A different kind of game

GW’s basketball teams didn’t have much of a postseason this year, but non-sport organizations have created a stir in national competitions. GW’s Kendo club, ballroom dancing, mock trial and trivia bowl teams are some of the student groups that brought national attention to GW this spring.

The Kendo Club won second place at the Harvard Shoryuhai Tournament. It is the biggest intercollegiate Kendo tournament in the country, said Dave Wallace, the group’s secretary.

In this traditional Japanese art, players fight with swords, attempting to strike their opponent first.

Junior Shinya Degushi established the GW team two years ago. Degushi, who now serves as the team’s instructor, placed third in individual competitions at the tournament. Yoshi Ishizuka, another instructor, made the first cut in tryouts for the U.S. National Kendo Team.

At each Ballroom dance competition, students compete at different levels corresponding to skill and experience. The four most common levels are Gold, Silver, Bronze and newcomers. Within each level teams choose a category of dance such as Latin and Smooth and within each categories each team selects some of the following dances Rumba, Cha Cha, Swing, Waltz or Fox Trot.

Team captain Yvette Thomas and her partner placed first in the Silver Latin Category of their most recent competition, which took place in March.

The spring competitions were held March 3 and last weekend at Rutgers University. Depending on the competition, there are 10 to 15 teammates.
Thomas, a senior who has been dancing since she was 14 years old, plans to graduate early to pursue her dancing career.

“To say that we all dance 15 hours a week is not an exaggeration,” Thomas said, adding the hours include time spent dancing for fun in D.C.
Thomas said social dancing helps the team win because it emphasizes technique and not the fast competitiveness that she identifies in a team like Harvard University’s.

“(Social dancing) is better than in Boston and New York, which is funny because although (schools in those cities) have better coaches, we usually beat them,” Thomas said.

Thomas and her partner qualified for the national competition in January. She said seeing professionals compete motivates her.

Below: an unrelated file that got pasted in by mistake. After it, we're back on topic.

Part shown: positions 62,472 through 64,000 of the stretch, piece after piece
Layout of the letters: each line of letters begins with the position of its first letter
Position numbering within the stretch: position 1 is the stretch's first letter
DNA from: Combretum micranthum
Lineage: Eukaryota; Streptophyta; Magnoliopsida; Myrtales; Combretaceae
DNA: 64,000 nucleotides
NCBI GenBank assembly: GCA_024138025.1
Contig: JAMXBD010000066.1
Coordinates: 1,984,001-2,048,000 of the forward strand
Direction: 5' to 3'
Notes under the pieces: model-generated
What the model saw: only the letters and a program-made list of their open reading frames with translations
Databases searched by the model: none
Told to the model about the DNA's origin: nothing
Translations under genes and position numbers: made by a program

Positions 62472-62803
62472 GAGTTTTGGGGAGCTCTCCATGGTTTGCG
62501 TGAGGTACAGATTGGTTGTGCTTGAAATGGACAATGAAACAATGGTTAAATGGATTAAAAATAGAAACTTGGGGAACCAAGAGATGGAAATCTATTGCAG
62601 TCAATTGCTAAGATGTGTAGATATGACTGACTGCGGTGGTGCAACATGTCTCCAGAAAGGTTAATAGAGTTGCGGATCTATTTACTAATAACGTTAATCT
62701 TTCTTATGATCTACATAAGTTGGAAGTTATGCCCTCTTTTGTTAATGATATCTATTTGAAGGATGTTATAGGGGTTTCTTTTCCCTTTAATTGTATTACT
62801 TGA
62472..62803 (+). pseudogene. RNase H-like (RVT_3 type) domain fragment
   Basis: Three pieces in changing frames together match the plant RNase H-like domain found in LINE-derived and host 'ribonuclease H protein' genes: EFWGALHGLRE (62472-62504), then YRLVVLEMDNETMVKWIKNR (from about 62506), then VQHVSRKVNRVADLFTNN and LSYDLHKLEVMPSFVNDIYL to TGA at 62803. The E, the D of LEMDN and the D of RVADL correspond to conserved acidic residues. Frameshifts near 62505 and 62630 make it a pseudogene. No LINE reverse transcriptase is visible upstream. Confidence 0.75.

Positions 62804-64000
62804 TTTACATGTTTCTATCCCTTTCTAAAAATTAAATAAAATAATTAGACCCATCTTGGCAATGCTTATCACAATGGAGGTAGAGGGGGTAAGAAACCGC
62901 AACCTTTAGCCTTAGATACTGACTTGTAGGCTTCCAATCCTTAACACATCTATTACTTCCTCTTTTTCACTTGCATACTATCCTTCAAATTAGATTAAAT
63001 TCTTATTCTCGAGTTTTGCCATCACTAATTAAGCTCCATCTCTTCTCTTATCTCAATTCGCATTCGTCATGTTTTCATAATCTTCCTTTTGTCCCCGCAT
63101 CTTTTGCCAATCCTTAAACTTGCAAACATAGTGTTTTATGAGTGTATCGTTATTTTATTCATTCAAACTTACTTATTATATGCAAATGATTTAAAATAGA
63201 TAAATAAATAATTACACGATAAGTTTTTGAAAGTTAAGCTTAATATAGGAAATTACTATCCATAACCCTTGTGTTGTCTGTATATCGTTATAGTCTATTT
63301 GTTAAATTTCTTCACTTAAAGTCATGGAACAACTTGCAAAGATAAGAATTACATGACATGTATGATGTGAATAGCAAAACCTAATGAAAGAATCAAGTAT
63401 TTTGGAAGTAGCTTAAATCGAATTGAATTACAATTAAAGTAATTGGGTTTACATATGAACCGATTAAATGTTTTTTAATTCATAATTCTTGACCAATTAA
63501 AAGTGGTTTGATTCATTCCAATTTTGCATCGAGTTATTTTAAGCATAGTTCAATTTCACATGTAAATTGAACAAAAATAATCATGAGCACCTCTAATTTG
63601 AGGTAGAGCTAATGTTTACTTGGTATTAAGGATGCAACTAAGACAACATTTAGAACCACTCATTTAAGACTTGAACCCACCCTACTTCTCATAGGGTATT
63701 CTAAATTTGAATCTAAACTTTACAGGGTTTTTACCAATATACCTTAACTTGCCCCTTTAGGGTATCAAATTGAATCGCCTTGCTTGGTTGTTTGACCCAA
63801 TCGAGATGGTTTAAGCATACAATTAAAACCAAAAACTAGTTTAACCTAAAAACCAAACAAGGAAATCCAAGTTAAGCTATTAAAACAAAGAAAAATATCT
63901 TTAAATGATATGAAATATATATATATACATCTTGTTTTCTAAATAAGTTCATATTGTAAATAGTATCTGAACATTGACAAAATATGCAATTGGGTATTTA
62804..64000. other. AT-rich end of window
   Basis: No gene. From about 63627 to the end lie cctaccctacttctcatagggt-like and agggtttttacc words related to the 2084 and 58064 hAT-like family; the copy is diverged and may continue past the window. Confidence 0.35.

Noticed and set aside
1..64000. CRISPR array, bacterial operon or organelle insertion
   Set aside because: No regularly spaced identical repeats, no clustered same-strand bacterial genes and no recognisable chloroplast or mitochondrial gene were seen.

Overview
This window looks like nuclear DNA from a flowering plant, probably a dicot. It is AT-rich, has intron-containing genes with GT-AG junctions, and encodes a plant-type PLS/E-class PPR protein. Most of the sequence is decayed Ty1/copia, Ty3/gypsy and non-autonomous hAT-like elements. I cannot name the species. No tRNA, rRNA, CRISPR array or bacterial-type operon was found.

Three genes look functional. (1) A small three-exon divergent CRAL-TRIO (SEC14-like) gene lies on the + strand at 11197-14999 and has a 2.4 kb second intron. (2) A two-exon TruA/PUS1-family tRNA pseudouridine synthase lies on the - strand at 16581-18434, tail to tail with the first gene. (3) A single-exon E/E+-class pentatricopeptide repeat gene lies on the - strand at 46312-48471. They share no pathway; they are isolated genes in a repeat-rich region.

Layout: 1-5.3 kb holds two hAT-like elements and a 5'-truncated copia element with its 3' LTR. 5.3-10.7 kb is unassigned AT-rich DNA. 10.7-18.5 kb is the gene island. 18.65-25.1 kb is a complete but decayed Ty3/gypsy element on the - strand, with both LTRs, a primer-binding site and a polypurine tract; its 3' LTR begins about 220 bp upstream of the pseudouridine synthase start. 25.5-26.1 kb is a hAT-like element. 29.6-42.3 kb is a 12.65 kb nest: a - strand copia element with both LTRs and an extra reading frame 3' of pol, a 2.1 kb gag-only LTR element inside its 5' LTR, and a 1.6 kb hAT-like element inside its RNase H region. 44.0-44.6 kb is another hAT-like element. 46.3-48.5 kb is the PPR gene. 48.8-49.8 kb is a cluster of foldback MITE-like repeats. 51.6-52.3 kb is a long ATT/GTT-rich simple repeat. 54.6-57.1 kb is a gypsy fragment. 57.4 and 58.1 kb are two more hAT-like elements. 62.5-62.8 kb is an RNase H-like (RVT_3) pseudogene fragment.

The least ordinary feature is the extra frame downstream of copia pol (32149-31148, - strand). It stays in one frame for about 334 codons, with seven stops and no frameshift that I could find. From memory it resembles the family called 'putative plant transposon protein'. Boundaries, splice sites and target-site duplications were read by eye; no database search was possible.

“Ballroom dancing is an art, and it’s definitely a sport,” she said.
The ballroom dancing team also performs at many GW events like Bhangra Blowout.

GW’s mock trial team also made an impressive showing at a national, 44-school tournament April 5-7. Two of GW’s four teams qualified this year, and one placed seventh. GW faced some of its top competitors such as UCLA and Stanford, Georgetown, Maryland, Howard and Central Iowa universities.

For competitions, the American Mock Trial Association gives each team a case to argue. Team member Mike Corradini said local universities do better in competitions because of D.C.’s political environment.

“We are better than many Ivy League (schools),” Corradini said.

After the regional competitions in February, Corradini and the team met every day for three to four hours to prepare for the championship.
Corradini, who has been on the team for two years, learned more than five roles for the tournament. The team roles include defense and prosecution lawyers and witnesses.

Mock trial gives the members an opportunity to practice for public speaking in their future careers, Corradini said. He said simply watching the teams on trial gets his heart racing. During the closing arguments, lawyers sometimes say stupid things, but they speak so well that it is convincing, he said.

” It’s a lot of fun if you like to make stuff up,” Corradini said.
The trivia bowl team did not participate in this year’s national championship, held April 20 with 11 teams, because it hosted the tournament. Hosting teams cannot participate in competitions. Because of protests in D.C. that weekend, the competition was moved to Maryland.

The team placed seventh in competitions at Johns Hopkins University April 21 against Maryland, Georgetown, University of Delaware and University of Virginia.

“College bowls help you interface with the world around you,” trivia bowl Vice President Edmund Schluessel said. “It helps you understand why the facts are important.”

The Trivial Bowl online profile asks, “How good are we?”
The answer might apply to all the non-sports groups.

“Better than at football, that’s for sure.”

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